Google blocked an e-mail meant for Goldman Sachs on June 23. A contractor of Goldman Sachs unfortunately made a mistake of sending an important e-mail to a 'gmail.com' account instead of a 'gs.com' mail. 

The e-mail is said to contain "highly confidential brokerage account information" as written in a complaint filed by Goldman in New York where it is also based. The error threatened a "needless and massive" breach of privacy that the bank is trying hard to fix right now.

Google has blocked the email already.

"Google complied with our request that it block access to the email," Goldman Sach's spokesperson Andrea Raphael said. According to Raphael, the email account had not been accessed, meaning there was no breach of client information yet.

This was an honest mistake by a contractor of Goldman who was testing some changes to the internal processes of the bank. The document has something to do with the requirements set by the Financial Industry Regulatory Authority. Such information is very important and no one should be able to see it apart from Goldman Sachs. Sadly, the report was sent to a gmail.com accidentally that's why Goldman has asked Google to delete it.  

Google acted on the issue immediately by blocking access to the email. However, Goldman is requesting to have it deleted but Google said on June 26 a court order is required. It was already kind to comply with the request as acted upon by Google's "incident response team" but what Goldman Sachs wants is have the email report totally deleted. Last week, the investment bank formally filed a request at the New York State Supreme Court.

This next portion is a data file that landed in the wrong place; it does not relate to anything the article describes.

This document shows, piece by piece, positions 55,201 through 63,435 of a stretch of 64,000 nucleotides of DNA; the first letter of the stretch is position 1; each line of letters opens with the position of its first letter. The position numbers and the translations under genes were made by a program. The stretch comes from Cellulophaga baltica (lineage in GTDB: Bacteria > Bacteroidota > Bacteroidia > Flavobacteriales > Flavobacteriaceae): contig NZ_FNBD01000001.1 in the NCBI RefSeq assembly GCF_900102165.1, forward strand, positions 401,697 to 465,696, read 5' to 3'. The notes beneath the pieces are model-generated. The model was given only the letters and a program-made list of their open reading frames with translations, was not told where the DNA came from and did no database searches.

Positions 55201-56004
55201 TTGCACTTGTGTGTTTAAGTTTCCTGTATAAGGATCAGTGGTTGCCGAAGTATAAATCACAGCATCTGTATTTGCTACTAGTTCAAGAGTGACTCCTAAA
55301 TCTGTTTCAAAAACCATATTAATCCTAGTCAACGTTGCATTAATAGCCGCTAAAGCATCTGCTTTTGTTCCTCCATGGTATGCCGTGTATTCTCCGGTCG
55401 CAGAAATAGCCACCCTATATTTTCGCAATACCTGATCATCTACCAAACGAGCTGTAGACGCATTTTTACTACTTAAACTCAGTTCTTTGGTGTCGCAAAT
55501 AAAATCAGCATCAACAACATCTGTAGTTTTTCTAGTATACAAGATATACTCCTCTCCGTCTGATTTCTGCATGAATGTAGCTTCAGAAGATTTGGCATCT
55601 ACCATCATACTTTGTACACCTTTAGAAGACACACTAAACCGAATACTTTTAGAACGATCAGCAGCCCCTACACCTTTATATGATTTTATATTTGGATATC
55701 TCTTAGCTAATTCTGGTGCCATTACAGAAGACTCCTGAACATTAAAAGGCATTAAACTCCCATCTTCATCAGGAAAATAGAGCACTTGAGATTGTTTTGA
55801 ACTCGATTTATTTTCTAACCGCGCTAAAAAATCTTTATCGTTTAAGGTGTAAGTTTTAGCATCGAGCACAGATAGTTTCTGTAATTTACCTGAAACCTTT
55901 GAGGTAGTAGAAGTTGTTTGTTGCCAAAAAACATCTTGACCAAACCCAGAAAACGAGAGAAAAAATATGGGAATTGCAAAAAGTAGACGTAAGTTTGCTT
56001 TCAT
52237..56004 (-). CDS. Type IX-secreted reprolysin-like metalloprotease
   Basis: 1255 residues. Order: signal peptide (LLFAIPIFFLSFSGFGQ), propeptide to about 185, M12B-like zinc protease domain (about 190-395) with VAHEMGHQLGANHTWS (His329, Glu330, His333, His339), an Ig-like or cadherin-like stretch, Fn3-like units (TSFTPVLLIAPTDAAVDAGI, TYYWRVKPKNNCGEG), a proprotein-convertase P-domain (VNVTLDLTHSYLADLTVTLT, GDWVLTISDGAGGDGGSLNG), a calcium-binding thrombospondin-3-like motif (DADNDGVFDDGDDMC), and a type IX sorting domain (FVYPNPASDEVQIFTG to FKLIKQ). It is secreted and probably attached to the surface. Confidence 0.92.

"Emergency relief is necessary to avoid the risk of inflicting a needless and massive privacy violation upon Goldman Sachs' clients, and to avoid the risk of unnecessary reputational damage to Goldman Sachs," writes Goldman Sachs in the court filing.

The financial data is highly confidential so Goldman Sachs is determined to have it erased. No mention though how many clients were included in the report. No report has surfaced that a gmail.com account owner received the message in question either.

The company seems to be desperate with the request. Google has no problem with deleting an email but a court order is needed. Goldman Sachs added that Google "appears willing to cooperate" but only with that piece of paper.  

To date, the bank has not gotten in touch with the false recipient or has not received the said report.  

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